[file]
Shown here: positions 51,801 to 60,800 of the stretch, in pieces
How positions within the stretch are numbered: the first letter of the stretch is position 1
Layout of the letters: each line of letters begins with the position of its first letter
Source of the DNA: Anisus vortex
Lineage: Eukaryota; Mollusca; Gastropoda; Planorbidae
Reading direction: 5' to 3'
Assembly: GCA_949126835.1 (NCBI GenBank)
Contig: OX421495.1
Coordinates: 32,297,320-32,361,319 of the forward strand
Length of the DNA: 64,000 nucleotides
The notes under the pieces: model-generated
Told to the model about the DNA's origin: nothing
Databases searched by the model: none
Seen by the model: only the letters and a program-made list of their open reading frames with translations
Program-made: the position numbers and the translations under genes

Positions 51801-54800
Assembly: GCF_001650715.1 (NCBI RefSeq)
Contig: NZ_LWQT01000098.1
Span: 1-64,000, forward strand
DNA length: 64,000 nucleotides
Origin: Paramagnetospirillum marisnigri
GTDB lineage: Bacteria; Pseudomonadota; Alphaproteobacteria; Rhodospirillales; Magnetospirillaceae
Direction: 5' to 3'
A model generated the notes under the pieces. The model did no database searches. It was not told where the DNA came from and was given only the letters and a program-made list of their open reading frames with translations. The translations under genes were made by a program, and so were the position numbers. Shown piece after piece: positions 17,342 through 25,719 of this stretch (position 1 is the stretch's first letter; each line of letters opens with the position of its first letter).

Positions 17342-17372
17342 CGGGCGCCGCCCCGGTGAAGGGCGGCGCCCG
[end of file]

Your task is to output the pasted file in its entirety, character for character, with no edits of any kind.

Shown here: positions 51,801 to 60,800 of the stretch, in pieces
How positions within the stretch are numbered: the first letter of the stretch is position 1
Layout of the letters: each line of letters begins with the position of its first letter
Source of the DNA: Anisus vortex
Lineage: Eukaryota; Mollusca; Gastropoda; Planorbidae
Reading direction: 5' to 3'
Assembly: GCA_949126835.1 (NCBI GenBank)
Contig: OX421495.1
Coordinates: 32,297,320-32,361,319 of the forward strand
Length of the DNA: 64,000 nucleotides
The notes under the pieces: model-generated
Told to the model about the DNA's origin: nothing
Databases searched by the model: none
Seen by the model: only the letters and a program-made list of their open reading frames with translations
Program-made: the position numbers and the translations under genes

Positions 51801-54800
Assembly: GCF_001650715.1 (NCBI RefSeq)
Contig: NZ_LWQT01000098.1
Span: 1-64,000, forward strand
DNA length: 64,000 nucleotides
Origin: Paramagnetospirillum marisnigri
GTDB lineage: Bacteria; Pseudomonadota; Alphaproteobacteria; Rhodospirillales; Magnetospirillaceae
Direction: 5' to 3'
A model generated the notes under the pieces. The model did no database searches. It was not told where the DNA came from and was given only the letters and a program-made list of their open reading frames with translations. The translations under genes were made by a program, and so were the position numbers. Shown piece after piece: positions 17,342 through 25,719 of this stretch (position 1 is the stretch's first letter; each line of letters opens with the position of its first letter).

Positions 17342-17372
17342 CGGGCGCCGCCCCGGTGAAGGGCGGCGCCCG